The aircraft has 385-foot wingspan and, powered by six Pratt & Whitney engines used on Boeing 747 aircraft, has a maximum takeoff weight of 1.3 million pounds. The Stratolaunch’s wingspan is the largest in history, blowing away the previous record-holder (Howard Hughes’ Spruce Goose) by 65 feet. Vulcan Aerospace says its Stratolaunch airplane will have an operational range of 2,000 nautical miles. Serving as a reusable first stage for rocket launches, the Stratolaunch system will be capable of delivering payloads to multiple orbits and inclinations in a single mission.
So for saving money/fuel on Stage 1 boosters. It’ll be interesting to see how the economics stack up to something like a SpaceX Falcon 9. Would be fun to fly this big guy in FSX/XP11/P4D etc.
It says about 1000lb in low Earth orbit, so I guess the market is constellations of small telco satellites and whatnot. It seems like Virgin’s, Vulcan’s and SpaceX’s similar plans is to be a next-gen ISP, somehow using very small satellites in LEO for coverage.
I wonder at which altitude that thing will fly.
I was kinda underwhelmed by the White Knight in that regard. Carrying the Space Ship 2 it ascended only to 45,000ft or so, but IMO something around 60,000ft is a must to get the space ship into an altitude where it can properly perform. I’d try to reach 70,000 or so.
Going as high and fast as possible must be the goal for the launching aircraft. Air breathing engines are SO much more efficient as rockets down here (by a factor of 1000 or so IIRC).
The U-2 approach is the better one here, I think (efficiency-wise).
Long wingspan and a lot of engine power does look like a good start.
The 747 or A380 have ceilings of ~45.000ft, and that’s because they are optimized for the peak efficiency speed (around Mach 0.82), a certain size and takeoff distance (fitting airports), and a certain flight envelope in case of engine failure they are using that altitude just above the tropopause.
I think Breguet’s formula can be used to do some of the math of it. I read about that a looong time ago.
So actually even those heavy birds could go higher with their engines, especially if not carrying too much weight, going slower, and using airports with bigger runways available. They are just not optimized for it because of usability reasons.
Allen’s plane looks like a high altitude flyer though. Slow (much slower than an airliner) but I am pretty sure it can carry quite a payload a lot higher up.
No, that’s actually really valid- vibrations and harmonics are pretty big challenges when you’re designing an aerostructure, especially the super-gucci composite stuff that Scaled / Virgin Galactic likes to use.
Considering the scale and mission profile of the beast, I’m sure a lot of long hours were spent working out how to prevent those separate fuselages and tail sections from wrecking the connecting part of the wing with fatigue and torque.
I suppose too that maybe those tails are supposed to flex some (particularly when you drop tens of thousands of pounds instantly)…any kind of cross strut would impart its own forces I suppose on the tails (unless the strut itself had some flex capability designed in). No doubt, the engineers must have really worked out the right stuff for that thing. I’d love to see a blow up of the construction of that wing spar…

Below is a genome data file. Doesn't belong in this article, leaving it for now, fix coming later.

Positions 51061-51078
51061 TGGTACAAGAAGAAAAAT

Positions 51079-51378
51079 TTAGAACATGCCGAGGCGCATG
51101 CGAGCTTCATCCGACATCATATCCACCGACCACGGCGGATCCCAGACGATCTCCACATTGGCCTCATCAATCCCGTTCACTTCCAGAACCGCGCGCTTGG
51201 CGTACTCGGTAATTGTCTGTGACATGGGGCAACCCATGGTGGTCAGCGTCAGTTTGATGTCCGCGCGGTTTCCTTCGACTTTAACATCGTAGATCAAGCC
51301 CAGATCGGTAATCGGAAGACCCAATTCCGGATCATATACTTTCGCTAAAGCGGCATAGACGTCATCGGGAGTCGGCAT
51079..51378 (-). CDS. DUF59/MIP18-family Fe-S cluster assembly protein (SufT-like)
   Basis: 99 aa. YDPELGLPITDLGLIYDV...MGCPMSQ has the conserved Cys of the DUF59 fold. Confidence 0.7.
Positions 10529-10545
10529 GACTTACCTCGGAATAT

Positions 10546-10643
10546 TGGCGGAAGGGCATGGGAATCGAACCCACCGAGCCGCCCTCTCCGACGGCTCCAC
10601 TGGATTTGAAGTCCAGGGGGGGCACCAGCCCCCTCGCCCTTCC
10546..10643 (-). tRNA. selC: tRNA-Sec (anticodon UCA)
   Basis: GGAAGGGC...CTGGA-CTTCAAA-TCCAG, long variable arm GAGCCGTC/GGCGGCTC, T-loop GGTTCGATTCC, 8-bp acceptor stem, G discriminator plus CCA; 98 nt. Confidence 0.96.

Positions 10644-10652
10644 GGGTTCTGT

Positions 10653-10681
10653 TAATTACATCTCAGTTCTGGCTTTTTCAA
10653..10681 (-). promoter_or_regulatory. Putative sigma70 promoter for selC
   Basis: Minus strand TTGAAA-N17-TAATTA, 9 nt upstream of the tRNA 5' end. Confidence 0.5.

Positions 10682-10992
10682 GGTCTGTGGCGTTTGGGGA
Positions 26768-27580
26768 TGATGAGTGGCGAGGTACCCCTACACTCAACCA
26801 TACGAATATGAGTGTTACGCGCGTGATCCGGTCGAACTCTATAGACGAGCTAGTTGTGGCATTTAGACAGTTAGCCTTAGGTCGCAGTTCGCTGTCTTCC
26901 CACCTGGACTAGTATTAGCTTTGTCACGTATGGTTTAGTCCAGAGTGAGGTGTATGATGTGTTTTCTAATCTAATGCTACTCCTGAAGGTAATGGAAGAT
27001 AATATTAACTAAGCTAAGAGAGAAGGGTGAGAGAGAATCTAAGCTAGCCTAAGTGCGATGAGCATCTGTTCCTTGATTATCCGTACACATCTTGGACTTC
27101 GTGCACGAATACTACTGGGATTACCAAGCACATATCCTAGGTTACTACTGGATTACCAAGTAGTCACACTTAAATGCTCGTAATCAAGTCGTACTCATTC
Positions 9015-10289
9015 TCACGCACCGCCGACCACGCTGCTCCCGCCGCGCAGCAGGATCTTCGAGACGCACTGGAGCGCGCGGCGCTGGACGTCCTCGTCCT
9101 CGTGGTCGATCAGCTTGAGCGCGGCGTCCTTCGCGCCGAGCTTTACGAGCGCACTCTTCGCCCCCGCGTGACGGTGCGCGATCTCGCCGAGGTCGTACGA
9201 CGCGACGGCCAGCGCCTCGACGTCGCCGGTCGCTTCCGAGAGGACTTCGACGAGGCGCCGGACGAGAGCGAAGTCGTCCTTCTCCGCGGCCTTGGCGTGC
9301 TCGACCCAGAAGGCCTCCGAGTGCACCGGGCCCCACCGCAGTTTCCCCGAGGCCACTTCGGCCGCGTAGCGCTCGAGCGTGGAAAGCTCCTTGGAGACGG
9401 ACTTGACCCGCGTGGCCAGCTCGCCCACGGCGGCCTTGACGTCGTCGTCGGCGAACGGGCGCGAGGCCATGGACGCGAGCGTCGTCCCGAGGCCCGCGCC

Right- the tails probably need to flex, but the way you get to that point and what happens afterwards is important.
If the tail sections are physically connected they need to more or less move together- you have two joints constraining movement. With the tails free, each tail can bounce around according to the whims of aerodynamics.
Like @fearlessfrog says below, Scaled’s done this stuff before- composites are complicated but really versatile materials, and I’m sure they’ve got all sorts of ideas on how to keep both fuselages’ dynamic responses relatively tame. These could be as simple as “Well, composites are strong, composites are light, we’ll just beef up the structure and make the parts we need stiff as a board,” or they might be as complicated as magically making the plane’s aerodynamics, structural response, and controls all work elegantly in concert together. (Gorgeous, right?)
What makes the stratolaunch really cool is that the sucker’s BIG. The laws of physics and materials dictate that long, thin structures have a tendency to be like a wet spaghetti noodle*. When planes get bigger these problems become harder to solve, and tend to generate more side-effects. The fact they’ve been able to take that experience with smaller planes and scale it up as much as they have is pretty damn impressive!
Example- The B-52’s wings use spoilers instead of ailerons for roll control because ailerons big enough to give the necessary roll rate would’ve actually twisted the wings enough to either break them or negate the aileron’s deflection.
If you look back through Scaled Composite’s other large designs, then it seems to be a recurring theme not to have tied tails. They probably have a lot of data on it, so scaling it up even bigger seems to be the trick. Global Flyer looks pretty similar in layout:
Which is important when you consider that one tail on that monster could be in another county from the other… But seriously…vertical gusts in clouds could definitely affect one tail boom more than the other without a doubt…
I think the twin tail thing came mind with regards to the Adams aircraft…obviously much smaller and a unique tail arrangement that wouldn’t work with the scale of Allen’s plane.